Education, Law & Principles
AG: Religious charter schools are legal in Oklahoma
December 1, 2022
In an official legal opinion, Oklahoma Attorney General John O’Connor says a state law that prohibits religious entities from operating a public charter school likely violates the First Amendment to the U.S. Constitution and “therefore should not be enforced,” based on rulings from both the U.S. Supreme Court and the Oklahoma Supreme Court.
Official opinions issued by the attorney general are normally treated as legally binding unless a court declares otherwise.
The opinion opens the door for various religious entities, including churches, to operate public charter schools in Oklahoma. Public charter schools are open to all students, but no child is required to attend a charter school, unlike traditional public schools where attendance may be compulsory based on geographic proximity.
Gov. Kevin Stitt and State Superintendent of Public Instruction-elect Ryan Walters both praised the opinion.
“Attorney General John O’Connor’s opinion rightfully defends parents, education freedom, and religious liberty in Oklahoma,” Stitt said. “Ultimately, government takes a backseat to parents who get to determine the best learning environment for their child.”
“This is the right decision for Oklahomans,” Walters said. “Religious freedom is foundational to our state and students. There’s never a more important decision than to protect one’s religious liberties.”
The potential for greater school-choice options was also hailed by others who have advocated for increased educational opportunity.
“We applaud Attorney General John O’Connor’s opinion that underscores the right of families to access the best educational options for their kids,” Jennifer Carter, senior advisor for the American Federation for Children-Oklahoma, said in a statement. “Today’s AG opinion is entirely in keeping with the spirit of what charter schools are meant to be: free public schools that offer tailored experiences to students in addition to those available in traditional public schools.”
“The Attorney General’s opinion on religious charter schools is a win for parents and students in Oklahoma,” said Archbishop Paul S. Coakley, Archbishop of Oklahoma City; and Bishop David A. Konderla, Bishop of Tulsa, in a joint statement. “We want to thank Governor Stitt, Attorney General O’Connor and all those who have worked to ensure that Oklahoma parents have the opportunity to provide their children with an education that best fits their needs.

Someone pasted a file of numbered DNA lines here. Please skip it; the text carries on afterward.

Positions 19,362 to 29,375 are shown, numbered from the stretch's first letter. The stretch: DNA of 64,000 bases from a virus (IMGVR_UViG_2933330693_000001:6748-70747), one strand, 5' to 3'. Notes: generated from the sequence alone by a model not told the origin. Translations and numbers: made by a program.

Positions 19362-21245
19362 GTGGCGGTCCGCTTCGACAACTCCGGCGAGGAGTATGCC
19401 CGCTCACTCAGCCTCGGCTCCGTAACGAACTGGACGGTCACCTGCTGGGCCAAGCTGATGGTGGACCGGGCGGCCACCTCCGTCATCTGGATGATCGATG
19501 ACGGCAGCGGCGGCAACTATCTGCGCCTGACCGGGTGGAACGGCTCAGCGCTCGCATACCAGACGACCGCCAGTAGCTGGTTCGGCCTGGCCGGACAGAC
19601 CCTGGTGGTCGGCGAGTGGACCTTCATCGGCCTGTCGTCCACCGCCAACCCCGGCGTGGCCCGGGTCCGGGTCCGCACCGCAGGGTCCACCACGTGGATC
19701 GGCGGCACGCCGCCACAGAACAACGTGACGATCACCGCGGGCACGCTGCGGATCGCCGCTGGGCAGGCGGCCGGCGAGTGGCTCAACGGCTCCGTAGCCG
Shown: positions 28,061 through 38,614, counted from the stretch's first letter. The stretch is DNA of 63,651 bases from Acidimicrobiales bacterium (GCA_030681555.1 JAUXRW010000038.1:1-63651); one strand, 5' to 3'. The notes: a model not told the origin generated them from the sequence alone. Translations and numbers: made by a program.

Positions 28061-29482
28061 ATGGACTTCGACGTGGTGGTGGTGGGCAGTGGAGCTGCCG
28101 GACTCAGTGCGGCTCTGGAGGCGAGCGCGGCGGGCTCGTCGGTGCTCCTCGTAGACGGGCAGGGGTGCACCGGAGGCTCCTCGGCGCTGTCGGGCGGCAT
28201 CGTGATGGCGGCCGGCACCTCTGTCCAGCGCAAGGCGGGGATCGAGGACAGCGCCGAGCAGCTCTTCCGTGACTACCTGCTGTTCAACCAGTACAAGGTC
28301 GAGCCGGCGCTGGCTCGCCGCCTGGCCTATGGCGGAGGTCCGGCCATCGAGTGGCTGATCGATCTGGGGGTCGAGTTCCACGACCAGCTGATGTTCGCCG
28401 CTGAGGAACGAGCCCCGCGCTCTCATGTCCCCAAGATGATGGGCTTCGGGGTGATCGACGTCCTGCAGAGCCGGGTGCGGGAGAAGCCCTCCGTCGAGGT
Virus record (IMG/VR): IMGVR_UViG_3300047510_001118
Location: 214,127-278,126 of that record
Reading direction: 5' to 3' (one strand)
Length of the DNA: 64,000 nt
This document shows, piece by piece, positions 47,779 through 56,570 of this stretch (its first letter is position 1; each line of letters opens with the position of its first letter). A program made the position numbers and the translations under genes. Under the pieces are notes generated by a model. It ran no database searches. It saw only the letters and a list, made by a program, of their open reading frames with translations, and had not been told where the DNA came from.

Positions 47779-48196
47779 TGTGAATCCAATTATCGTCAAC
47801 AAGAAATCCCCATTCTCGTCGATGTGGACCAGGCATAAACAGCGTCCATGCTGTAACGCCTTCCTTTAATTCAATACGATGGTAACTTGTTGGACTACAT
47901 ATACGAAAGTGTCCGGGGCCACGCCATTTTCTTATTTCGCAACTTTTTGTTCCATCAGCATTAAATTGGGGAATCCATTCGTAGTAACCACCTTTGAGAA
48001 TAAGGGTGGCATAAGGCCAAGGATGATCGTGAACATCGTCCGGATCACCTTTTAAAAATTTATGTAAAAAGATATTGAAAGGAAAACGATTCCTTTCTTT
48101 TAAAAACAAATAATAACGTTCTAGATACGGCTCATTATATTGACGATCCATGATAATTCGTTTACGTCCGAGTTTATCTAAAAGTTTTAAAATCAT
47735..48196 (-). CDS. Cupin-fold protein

“The Catholic Church has a vested interest in the progress and development of education as it forms the next generation of society and provides pathways to human flourishing,” the two Catholic leaders continued. “This opinion will be of great benefit to the disadvantaged youth of our state and will further protect the religious freedom we enjoy. All young people, no matter their economic background, should be provided educational opportunities that form them into well-rounded adults and help them reach their God-given potential.”
Currently, there are approximately 80 charter schools in Oklahoma that serve roughly 80,000 students statewide, including virtual charter school students, representing 11.7 percent of total public-school enrollment.
The opinion, authored by O’Connor and Solicitor General Zach West, was issued in response to a question posed to the Office of the Attorney General by Rebecca L. Wilkinson, the executive director of the Statewide Virtual Charter School Board. Wilkinson asked if her board should continue to enforce the nonsectarian requirements of Oklahoma law in light of recent U.S. Supreme Court rulings.
O’Connor said the board should no longer enforce those provisions.
“In the past five years alone, the U.S. Supreme Court has prevented officials in three States from excluding religious adherents from different types of public benefit programs relating to pre-K, primary, or secondary schools,” O’Connor’s opinion noted.
In Trinity Lutheran Church of Columbia, Inc. v. Comer, the U.S. Supreme Court declared unconstitutional a Missouri policy barring churches from receiving state financial grants to install softer playground surfaces made from recycled tires.
In Espinoza v. Montana Department of Revenue, the U.S. Supreme Court declared unconstitutional Montana’s practice of barring families from using a tax-credit scholarship for attendance at a private religious school.